Microsoft's newest internet browser is so good that I forgot I switched from Google Chrome

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Microsoft

  • I've been using Microsoft's new Edge web browser for a over a week, and I've barely even noticed the difference, after using Google Chrome for several years.
  • Both the new Edge and Chrome are very similar, as both are built on the same Chromium platform. It takes almost no adjustment whatsoever to switch over from Chrome.
  • The new Edge has a few features that sets it apart from Chrome, like better privacy settings. It also uses less of my computer's resources, which Chrome is notorious for hogging.
  • Perhaps most importantly, the browser extensions you'd find in Chrome are also available in the new Edge, too, making it way more useful.
  • It's certainly worth trying the new Edge, if only for the better privacy settings and efficiency of the browser. Over time, Microsoft will surely add more features that will further differentiate it from Chrome.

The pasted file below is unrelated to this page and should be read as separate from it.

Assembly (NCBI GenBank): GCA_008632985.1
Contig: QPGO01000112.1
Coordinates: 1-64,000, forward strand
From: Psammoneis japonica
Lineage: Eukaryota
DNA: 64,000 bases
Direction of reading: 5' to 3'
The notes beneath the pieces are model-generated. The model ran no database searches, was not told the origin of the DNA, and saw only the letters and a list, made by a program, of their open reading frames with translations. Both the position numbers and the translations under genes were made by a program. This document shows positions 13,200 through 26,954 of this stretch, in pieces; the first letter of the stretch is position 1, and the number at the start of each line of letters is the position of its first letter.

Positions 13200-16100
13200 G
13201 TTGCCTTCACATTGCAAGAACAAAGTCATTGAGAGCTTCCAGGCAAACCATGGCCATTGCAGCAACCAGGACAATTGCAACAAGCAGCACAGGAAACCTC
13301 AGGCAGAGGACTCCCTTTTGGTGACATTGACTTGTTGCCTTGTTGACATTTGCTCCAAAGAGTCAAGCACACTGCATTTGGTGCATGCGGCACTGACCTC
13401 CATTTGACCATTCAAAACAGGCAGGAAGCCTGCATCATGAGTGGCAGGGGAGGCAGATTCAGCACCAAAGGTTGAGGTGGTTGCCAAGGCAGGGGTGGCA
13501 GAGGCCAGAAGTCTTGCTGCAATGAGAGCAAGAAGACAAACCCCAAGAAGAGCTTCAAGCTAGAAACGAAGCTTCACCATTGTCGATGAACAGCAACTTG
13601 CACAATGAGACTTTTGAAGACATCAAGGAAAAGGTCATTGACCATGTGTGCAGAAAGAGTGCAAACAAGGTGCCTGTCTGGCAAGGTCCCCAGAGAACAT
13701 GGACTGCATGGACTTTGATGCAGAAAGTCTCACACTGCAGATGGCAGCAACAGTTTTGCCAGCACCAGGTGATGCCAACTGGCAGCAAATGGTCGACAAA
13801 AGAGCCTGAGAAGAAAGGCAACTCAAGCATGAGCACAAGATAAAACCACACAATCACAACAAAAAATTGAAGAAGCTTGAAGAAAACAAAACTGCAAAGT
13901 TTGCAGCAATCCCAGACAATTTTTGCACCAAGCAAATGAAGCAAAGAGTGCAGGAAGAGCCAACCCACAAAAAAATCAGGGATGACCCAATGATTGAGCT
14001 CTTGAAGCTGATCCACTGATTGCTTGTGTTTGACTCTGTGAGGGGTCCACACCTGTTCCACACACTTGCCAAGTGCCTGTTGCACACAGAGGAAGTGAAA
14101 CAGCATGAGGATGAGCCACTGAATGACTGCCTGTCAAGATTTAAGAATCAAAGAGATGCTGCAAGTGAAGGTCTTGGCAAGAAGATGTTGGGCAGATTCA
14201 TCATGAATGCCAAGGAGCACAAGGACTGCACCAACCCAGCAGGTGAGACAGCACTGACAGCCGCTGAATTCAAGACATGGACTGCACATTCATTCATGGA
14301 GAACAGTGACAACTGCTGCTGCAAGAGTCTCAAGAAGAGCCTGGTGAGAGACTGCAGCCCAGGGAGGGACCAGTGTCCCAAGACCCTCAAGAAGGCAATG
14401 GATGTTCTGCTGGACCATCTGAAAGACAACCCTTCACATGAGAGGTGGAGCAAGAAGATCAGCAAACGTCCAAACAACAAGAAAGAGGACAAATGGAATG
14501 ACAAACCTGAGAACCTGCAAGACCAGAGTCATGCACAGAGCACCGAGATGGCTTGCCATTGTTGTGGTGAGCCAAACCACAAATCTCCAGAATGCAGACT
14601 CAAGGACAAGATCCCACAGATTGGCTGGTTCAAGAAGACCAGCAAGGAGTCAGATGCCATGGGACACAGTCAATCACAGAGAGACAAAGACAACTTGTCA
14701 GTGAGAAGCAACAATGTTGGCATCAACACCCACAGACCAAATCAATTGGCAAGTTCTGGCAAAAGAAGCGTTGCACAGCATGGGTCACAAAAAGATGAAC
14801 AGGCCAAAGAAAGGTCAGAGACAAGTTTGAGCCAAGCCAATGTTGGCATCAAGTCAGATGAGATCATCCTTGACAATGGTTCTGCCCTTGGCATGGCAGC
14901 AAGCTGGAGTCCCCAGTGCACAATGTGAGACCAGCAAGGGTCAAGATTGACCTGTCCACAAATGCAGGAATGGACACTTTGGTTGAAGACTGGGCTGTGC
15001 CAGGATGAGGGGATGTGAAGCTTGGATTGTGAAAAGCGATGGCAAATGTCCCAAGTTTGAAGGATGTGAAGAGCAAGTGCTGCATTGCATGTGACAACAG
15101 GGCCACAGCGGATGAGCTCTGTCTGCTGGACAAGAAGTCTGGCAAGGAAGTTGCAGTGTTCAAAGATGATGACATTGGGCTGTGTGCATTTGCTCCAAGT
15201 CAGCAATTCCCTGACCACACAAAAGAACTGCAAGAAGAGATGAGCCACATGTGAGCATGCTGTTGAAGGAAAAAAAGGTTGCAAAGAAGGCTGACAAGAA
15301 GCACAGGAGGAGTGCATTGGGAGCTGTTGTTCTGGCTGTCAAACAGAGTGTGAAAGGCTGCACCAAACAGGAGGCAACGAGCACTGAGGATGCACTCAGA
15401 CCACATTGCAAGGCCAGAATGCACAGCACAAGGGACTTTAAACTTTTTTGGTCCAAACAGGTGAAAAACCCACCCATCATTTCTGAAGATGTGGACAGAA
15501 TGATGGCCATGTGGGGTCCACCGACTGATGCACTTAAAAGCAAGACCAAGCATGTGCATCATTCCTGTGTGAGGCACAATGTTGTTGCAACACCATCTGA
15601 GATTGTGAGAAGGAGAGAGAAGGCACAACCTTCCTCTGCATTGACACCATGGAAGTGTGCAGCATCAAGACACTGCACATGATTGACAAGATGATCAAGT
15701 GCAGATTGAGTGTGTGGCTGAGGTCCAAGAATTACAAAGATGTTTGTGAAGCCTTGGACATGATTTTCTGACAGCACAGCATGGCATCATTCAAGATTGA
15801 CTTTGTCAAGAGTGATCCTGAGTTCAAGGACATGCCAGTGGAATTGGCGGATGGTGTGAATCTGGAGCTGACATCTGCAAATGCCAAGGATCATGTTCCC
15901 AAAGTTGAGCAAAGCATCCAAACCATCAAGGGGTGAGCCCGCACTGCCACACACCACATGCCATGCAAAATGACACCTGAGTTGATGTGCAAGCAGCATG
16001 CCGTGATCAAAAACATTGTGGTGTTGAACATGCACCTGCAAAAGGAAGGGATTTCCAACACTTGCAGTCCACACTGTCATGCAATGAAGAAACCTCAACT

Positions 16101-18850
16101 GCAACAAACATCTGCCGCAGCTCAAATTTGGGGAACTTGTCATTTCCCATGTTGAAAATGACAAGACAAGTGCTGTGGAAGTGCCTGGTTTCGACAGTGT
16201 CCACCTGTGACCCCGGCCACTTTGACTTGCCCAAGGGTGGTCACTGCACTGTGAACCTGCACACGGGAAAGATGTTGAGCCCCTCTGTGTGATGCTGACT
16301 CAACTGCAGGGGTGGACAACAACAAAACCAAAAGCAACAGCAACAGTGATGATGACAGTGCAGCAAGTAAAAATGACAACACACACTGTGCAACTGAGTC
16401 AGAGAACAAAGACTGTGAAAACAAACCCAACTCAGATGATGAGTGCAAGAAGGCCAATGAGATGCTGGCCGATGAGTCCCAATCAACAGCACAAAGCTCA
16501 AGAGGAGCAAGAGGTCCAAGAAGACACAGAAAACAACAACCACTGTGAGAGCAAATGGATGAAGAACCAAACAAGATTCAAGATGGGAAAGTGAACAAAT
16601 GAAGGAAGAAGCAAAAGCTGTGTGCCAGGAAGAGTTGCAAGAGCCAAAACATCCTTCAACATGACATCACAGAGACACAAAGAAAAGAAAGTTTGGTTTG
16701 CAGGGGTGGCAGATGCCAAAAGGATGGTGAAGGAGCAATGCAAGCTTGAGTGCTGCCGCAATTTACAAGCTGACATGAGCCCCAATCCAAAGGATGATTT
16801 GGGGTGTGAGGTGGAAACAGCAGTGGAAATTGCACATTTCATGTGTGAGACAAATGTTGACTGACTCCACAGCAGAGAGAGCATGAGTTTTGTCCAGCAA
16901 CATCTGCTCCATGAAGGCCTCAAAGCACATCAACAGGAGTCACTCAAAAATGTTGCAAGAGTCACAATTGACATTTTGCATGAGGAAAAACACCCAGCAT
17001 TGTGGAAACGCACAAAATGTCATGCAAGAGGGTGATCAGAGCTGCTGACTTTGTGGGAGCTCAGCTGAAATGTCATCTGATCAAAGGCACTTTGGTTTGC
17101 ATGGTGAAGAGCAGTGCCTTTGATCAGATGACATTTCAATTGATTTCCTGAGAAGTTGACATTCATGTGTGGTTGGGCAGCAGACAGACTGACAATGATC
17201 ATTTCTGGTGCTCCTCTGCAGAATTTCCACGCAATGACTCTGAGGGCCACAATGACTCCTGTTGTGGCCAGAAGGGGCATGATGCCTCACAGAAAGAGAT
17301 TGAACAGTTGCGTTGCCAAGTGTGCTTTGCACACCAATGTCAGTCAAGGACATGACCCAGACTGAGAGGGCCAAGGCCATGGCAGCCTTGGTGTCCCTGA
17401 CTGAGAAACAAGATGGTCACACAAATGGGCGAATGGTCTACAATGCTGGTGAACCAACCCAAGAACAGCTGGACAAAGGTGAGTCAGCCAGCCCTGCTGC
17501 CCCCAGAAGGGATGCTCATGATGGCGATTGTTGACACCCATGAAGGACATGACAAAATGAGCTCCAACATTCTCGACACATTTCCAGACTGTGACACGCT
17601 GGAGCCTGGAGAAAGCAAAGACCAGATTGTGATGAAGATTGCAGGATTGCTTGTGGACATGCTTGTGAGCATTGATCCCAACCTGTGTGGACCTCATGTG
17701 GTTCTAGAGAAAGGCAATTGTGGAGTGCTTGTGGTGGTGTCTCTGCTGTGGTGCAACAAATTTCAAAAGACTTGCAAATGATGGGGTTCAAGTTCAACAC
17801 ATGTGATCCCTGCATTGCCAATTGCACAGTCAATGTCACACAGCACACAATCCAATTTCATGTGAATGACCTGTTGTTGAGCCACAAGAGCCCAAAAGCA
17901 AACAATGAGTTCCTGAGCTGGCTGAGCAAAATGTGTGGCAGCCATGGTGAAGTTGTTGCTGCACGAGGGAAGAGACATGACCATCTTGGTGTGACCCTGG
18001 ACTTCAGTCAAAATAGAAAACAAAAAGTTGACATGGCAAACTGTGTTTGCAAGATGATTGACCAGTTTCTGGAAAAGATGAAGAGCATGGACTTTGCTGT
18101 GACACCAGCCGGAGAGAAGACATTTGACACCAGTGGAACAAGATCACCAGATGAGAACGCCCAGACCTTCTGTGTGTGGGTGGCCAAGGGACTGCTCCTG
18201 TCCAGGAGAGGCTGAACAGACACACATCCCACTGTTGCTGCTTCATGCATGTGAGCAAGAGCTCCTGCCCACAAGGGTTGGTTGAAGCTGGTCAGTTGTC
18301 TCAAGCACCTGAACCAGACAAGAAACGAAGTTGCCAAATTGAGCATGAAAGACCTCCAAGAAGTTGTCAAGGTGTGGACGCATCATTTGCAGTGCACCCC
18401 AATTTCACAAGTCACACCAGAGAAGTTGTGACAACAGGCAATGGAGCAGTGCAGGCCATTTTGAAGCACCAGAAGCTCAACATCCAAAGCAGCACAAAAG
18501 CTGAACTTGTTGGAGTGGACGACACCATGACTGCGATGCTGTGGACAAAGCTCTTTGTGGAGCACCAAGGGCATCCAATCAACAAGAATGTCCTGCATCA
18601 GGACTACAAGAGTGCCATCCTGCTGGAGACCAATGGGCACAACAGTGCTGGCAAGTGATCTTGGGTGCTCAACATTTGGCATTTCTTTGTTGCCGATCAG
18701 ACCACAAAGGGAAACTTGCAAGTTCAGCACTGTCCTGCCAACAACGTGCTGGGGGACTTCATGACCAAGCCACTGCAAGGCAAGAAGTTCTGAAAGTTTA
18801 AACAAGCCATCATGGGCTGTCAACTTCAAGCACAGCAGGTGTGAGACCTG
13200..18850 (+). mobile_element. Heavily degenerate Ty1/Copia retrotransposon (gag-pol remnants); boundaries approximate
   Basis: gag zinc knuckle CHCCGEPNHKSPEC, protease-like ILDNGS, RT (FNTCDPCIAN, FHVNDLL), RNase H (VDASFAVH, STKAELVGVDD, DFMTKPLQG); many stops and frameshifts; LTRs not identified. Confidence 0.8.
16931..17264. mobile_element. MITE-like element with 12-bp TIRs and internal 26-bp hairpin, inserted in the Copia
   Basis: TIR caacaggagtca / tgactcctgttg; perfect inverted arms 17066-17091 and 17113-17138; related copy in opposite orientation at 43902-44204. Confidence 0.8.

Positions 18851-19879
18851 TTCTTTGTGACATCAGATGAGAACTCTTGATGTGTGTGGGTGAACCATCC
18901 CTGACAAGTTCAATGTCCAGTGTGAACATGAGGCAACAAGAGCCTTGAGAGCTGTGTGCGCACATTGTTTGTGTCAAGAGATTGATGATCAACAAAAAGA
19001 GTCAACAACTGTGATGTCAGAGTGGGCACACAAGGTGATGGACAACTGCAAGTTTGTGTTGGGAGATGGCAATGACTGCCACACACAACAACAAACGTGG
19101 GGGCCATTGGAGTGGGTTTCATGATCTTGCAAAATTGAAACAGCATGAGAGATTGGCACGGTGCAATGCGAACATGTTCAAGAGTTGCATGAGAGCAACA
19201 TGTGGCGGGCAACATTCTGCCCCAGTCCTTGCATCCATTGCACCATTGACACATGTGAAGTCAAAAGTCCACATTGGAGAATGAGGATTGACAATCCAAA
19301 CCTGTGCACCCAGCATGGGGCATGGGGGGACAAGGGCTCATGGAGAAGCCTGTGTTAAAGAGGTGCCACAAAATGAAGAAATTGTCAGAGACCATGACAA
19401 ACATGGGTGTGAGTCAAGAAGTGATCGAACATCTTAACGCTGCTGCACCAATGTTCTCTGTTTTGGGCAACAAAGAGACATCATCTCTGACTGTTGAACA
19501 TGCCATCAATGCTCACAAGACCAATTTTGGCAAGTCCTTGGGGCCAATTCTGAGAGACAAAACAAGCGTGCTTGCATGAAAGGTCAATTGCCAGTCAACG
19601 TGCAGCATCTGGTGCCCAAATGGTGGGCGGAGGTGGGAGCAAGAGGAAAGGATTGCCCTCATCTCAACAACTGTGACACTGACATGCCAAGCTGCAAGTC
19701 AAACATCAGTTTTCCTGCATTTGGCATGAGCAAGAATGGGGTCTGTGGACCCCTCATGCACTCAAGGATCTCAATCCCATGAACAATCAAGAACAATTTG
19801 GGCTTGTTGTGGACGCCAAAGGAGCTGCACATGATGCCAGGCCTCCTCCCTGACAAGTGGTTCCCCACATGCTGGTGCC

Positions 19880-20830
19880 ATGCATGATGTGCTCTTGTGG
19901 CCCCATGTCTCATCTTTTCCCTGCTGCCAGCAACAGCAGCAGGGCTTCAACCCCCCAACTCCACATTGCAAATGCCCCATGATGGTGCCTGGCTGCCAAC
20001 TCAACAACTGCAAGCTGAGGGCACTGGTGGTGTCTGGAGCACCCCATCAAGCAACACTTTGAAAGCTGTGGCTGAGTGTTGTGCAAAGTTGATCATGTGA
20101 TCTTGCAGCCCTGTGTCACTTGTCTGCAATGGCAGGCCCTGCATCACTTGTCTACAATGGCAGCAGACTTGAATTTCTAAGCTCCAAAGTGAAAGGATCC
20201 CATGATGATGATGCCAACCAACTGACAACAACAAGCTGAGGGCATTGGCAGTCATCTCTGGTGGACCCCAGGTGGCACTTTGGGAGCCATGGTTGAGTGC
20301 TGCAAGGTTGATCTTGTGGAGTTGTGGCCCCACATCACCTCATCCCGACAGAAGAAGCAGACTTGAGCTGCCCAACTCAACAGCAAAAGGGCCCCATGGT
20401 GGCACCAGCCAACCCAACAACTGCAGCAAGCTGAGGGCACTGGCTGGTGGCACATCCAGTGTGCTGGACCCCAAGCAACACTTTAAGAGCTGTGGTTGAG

• Visit Business Insider's homepage for more stories.

I've experimented with web browsers other than Google's dominant Chrome, whether they be Firefox or older versions of Microsoft's Edge, just to see what else is out there and to make sure or not I'm missing out on anything.

Those experiments don't usually last long. I typically revert back to Chrome within the day, sometimes after only a few minutes. There's just something about Chrome's design, extended extension library, and functionality that I wasn't getting on other browsers.
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But for the first time, I've stuck with a different browser - Microsoft's new Edge, an upgrade from the browser of the same name that launched with Windows 10 in 2015 - for more than a day. In fact, I've stuck with the new Edge for over a week since I installed it on launch day on January 15.

Here's my experience so far with Microsoft's latest attempt at getting you to use its web browser:

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I opened up my laptop one day and completely forgot I was using Microsoft's new Edge browser instead of Chrome.

I opened up my laptop one day and completely forgot I was using Microsoft's new Edge browser instead of Chrome.

I only realized I was on the new Edge browser when I searched for something in the address bar, and was shown Microsoft's Bing search engine results instead of my usual Google results.

I only realized I was on the new Edge browser when I searched for something in the address bar, and was shown Microsoft's Bing search engine results instead of my usual Google results.